AIASC recently held a design competition for the new Center for Architectural Design to be located on Main Street in downtown Columbia.  The competition brief provided this simple direction: Design an interconnected workplace which advocates for the profession of Architecture within the existing confines of AIA South Carolina’s available space.  Watson Tate Savory was presented with the award at AIA SC’s annual conference in April by the Jury Chair, Kate Schwennsen, FAIA.

 

Jury:

Chair: Kate Schwennsen, FAIA | Director/Professor of Architecture | Clemson University

Joseph G. Tattoni, FAIA | Ikon.5 architects
Todd Walker, FAIA | Archimania
Chad Floyd, FAIA | Centerbrook Architects
Adrienne Montare, AIA | AIASC Executive Director | ex officio

 

AIASC You may download the full design submission via this link: AIASC-Center-for-Architecture_Final

 

From the AIA SC Website:

Congratulations to everyone at Watson Tate Savory, Inc., the winners of the AIASC Center for Architecture Design Competition!

In 1810, Johann Wolfgang von Goethe famously peered at the sky through a prism, observed bursts of color at the juncture of blue sky and clouds, and concluded that bodies are defined by the edges between them. Taking a cue from Goethe’s observation, this design takes a reductivist approach, carving a simple volume out of existing space, framing and defining it with a lighted edge, and inviting visitors into a space that stands in contrast to its original shell. Support spaces are organized along a spine, in contrast to the larger volume, and against its edge.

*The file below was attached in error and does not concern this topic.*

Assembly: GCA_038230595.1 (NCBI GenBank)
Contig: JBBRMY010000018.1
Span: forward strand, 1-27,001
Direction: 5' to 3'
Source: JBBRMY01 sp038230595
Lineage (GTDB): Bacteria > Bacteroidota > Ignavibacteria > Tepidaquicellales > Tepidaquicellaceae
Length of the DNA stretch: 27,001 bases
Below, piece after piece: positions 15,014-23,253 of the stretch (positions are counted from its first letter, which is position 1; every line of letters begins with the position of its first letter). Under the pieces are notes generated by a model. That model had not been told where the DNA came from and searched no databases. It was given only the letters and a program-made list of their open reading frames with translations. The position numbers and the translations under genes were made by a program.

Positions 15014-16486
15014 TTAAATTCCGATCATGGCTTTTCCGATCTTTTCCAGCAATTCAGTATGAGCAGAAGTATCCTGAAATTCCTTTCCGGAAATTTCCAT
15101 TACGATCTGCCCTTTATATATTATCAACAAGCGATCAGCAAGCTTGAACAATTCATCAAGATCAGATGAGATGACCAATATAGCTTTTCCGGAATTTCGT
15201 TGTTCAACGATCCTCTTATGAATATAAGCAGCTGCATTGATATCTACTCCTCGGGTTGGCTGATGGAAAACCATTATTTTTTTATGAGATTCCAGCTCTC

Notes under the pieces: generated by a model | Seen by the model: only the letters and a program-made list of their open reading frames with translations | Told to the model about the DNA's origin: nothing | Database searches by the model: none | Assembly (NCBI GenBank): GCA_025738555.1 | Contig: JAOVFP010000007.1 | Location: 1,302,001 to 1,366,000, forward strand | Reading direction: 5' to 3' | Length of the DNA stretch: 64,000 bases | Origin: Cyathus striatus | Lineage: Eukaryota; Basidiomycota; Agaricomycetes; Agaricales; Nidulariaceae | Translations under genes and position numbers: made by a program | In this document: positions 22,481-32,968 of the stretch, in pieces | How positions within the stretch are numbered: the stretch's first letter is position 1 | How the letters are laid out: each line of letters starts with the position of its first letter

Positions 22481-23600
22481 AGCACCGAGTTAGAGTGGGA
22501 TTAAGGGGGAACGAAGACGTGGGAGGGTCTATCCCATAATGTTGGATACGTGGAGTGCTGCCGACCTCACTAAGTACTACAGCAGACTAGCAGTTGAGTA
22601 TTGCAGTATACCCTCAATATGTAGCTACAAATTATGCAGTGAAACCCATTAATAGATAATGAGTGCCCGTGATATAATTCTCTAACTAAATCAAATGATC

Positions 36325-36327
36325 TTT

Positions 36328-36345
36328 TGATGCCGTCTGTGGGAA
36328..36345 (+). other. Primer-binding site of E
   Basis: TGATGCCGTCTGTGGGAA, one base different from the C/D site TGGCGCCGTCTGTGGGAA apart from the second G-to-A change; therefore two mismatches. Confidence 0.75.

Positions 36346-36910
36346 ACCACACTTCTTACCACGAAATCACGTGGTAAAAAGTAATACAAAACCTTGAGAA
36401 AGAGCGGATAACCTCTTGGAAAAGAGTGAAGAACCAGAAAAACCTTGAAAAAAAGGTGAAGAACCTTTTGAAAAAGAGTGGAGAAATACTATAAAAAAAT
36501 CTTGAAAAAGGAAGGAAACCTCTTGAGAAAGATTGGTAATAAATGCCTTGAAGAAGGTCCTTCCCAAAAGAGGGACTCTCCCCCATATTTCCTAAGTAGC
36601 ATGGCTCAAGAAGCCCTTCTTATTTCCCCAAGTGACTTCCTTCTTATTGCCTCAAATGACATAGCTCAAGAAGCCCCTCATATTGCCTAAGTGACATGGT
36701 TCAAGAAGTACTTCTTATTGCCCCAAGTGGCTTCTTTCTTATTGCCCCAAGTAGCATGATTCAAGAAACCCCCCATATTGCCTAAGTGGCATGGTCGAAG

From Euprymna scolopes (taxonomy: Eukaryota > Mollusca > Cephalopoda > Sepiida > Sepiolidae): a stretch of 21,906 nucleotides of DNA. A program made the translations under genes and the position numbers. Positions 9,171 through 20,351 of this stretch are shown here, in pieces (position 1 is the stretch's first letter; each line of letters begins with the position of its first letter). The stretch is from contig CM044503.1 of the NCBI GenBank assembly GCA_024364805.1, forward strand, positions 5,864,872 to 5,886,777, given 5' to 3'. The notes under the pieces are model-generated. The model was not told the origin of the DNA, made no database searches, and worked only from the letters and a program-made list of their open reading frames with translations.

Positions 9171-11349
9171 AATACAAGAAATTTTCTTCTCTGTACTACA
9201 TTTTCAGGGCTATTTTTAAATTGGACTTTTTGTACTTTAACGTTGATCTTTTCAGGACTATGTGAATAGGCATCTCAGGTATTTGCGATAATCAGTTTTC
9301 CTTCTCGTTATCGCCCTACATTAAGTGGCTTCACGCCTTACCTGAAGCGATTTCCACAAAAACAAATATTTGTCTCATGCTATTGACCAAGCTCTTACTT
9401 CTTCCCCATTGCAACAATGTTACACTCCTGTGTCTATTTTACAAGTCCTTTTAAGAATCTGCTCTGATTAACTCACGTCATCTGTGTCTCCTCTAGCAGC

Architect’s Statement:

In 1810, Johann Wolfgang von Goethe famously peered at the sky through a prism, observed bursts of color at the juncture of blue sky and clouds, and concluded that bodies are defined by the edges between them. Taking a cue from Goethe’s observation, this design takes a reductivist approach, carving a simple volume out of existing space, framing and defining it with a lighted edge, and inviting visitors into a space that stands in contrast to its original shell.

Exaggerating the spatial differences between program components, support spaces are consolidated within a spine, allowing public, flexible space to remain a single open volume within an articulated shell, further exploring the concept of contrast at the edges. Lines etched on the inner surface of the shell are organized along a series of Golden Sections, and accommodate lighting, display hanging, a hinged wall, and strips of glazing.

Ceiling and walls are detached to delineate the edges between planes, through continuous slots that incorporate airflow as well as projectors and projection screens. While the design team’s preference is wood as a differentiating material for the shell lining, the overarching concept is that all four planes would be similar in color and texture, to provide an abstracted sense of volume, which could also be accomplished with alternative materials.

 

http://www.aiasc.org/watson-tate-savory-inc-wins/